where denotes the free energy change accompanying the transfer of one mole of Ai from a fixed position in the ideal dilute solution to a fixed position in the nonideal solution containing concentration cB of the background species B, referred to as the standard state transfer free energy. This quantity is related to the thermodynamic activity coefficient of each species by
where Ko and K denote the equilibrium association constant in the ideal and nonideal solutions respectively. It is stressed that while Ko is truly constant at constant T, P, and solvent conditions, K is subject to variation with cB as shown below. We refer to effect of changing cB upon the equilibrium association constant as the “crowding effect”, and define a quantitative measure of the crowding effect called the “crowding factor” 9:
One may conceptually decompose the process of transferring a molecule of solute species i from an ideal to a nonideal solution into the following steps:
Thus the total transfer free energy is
Thus the thermodynamic activity coefficient may be partitioned into contributions from excluded volume and from chemical interactions
It is evident that when chemical interactions between the test species i and the background molecules are predominantly attractive ( ) then ln γi < ln γexvoli,i, i.e., attractive chemical interactions can compensate excluded volume effects to a greater or lesser degree.
Equation  may be expanded in terms of enthalpic and entropic contributions to the transfer free energy:
where . Equation  informs us that a significant dependence of ln γi upon temperature is a hallmark of significant chemical interactions between species i and the background molecules present in solution.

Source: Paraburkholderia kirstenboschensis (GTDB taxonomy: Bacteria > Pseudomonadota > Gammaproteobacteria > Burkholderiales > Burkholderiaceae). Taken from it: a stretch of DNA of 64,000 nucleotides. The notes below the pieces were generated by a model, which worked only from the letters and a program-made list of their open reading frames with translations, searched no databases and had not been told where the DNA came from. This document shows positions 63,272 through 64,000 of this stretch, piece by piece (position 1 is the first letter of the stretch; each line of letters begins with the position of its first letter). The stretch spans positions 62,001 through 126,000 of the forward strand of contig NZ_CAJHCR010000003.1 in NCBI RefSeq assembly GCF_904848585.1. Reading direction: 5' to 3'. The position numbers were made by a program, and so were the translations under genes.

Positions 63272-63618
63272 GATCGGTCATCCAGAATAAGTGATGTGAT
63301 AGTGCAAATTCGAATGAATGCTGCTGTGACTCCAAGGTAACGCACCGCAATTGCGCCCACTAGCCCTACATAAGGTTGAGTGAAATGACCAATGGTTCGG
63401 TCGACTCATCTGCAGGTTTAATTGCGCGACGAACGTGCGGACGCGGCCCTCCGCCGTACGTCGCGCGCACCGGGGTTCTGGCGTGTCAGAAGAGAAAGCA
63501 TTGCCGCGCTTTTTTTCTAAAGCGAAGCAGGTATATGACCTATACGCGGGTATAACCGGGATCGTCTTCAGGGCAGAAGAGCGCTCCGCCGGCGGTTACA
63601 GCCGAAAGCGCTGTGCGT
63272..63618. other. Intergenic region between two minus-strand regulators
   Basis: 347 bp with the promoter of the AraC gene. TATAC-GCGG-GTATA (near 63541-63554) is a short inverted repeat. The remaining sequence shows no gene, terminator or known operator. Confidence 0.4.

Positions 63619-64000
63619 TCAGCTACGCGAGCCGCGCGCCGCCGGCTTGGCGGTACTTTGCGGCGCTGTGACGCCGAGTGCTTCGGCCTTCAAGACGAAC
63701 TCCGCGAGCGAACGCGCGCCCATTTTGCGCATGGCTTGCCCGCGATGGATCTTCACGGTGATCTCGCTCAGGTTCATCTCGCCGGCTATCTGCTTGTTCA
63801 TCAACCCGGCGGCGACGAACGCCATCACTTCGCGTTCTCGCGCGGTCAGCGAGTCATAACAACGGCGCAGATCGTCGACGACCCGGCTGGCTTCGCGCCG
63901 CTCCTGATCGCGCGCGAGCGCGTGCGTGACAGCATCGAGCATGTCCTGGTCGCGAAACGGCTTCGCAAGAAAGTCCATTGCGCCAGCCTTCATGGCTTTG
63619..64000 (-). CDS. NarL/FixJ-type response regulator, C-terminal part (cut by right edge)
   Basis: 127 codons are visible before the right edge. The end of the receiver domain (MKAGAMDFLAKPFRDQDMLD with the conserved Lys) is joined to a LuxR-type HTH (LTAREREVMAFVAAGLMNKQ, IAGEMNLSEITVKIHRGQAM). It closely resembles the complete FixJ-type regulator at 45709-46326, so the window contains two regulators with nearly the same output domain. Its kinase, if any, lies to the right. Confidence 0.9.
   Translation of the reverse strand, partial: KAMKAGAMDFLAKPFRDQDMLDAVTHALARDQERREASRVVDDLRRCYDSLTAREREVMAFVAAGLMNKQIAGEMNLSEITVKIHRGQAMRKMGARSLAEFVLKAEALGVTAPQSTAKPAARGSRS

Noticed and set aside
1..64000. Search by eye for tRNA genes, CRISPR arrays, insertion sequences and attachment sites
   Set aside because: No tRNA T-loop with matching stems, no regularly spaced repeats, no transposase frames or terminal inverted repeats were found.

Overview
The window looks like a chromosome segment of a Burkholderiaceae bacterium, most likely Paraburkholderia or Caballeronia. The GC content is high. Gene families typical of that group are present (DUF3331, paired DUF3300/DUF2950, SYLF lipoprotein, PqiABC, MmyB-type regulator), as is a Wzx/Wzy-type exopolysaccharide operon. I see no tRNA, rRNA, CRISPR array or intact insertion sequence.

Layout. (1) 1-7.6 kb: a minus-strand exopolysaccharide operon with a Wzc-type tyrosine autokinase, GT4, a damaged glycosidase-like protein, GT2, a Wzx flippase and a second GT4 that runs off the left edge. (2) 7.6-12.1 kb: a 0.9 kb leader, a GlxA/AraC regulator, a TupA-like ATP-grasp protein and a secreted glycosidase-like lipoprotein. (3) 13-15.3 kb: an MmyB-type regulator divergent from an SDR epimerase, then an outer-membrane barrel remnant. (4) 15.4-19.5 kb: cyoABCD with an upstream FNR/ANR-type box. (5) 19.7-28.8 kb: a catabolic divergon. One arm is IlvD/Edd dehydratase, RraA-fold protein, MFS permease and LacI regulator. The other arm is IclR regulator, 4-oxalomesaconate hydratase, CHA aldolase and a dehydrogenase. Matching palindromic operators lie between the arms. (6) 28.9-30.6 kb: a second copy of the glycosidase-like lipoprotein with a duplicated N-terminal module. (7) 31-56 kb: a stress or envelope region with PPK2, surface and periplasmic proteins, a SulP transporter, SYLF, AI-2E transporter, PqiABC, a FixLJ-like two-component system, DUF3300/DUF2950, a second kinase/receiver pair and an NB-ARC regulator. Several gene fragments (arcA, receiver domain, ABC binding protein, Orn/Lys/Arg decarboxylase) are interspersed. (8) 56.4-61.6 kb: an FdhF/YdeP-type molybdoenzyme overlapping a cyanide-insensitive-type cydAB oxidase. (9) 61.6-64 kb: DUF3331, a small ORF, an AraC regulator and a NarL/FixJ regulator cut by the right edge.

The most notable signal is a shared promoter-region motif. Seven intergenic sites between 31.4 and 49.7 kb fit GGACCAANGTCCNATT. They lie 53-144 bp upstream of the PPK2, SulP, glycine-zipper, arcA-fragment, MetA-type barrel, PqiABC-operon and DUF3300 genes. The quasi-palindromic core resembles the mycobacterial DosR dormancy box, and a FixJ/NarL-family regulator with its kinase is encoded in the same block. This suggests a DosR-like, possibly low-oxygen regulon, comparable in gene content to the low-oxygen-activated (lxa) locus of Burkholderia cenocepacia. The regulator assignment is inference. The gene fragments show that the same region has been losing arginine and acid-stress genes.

It has been shown that the nonideal behavior of several proteins in highly concentrated and/or crowded solutions may be well described by simple structural models in which globular proteins and other macromolecules are represented by equivalent convex hard particles (see for example 10–12). In what follows we shall present an extension of the equivalent hard particle model to treat the case of significant attractive nonspecific chemical interactions between test molecules and background molecules that can, depending upon their magnitude, attenuate or even override excluded volume effects upon reaction equilibria.
To facilitate numerical computation we shall make the following simplifying assumptions. In reversible dimerization scheme  we shall represent the monomer A1 by a sphere of radius r1, and the dimer A2 by a spherocylinder of cylindrical radius r2 = r1 and a cylinder length equal to L times the cylinder diameter. In order for the protein volume to be conserved upon dimerization, L = 2/3. A comparison between this equivalent hard particle model and a more detailed atomic model for the acid dimerization of α-chymotrypsin in shown in Figure 2. It may be seen that for the purpose of calculating volume excluded sterically to molecules of comparable size, the representation of molecular shape by simple convex particles is a reasonably accurate approximation. In addition, we represent the background species as another spherical particle of radius rB = r1. In order to calculate concentrations in molar units, we shall assume that monomer and crowder Bhave molar masses equal to that of α-chymotrypsin, 25,000. The specific excluded volume of all species is taken to be vexc = 1 cm3/g3. It follows that rB = r1 = 21.5 Å, and the surface areas of spherical monomer (s1) and spherocylindrical dimer (s2) are respectively equal to 5755 and 9591 Å2.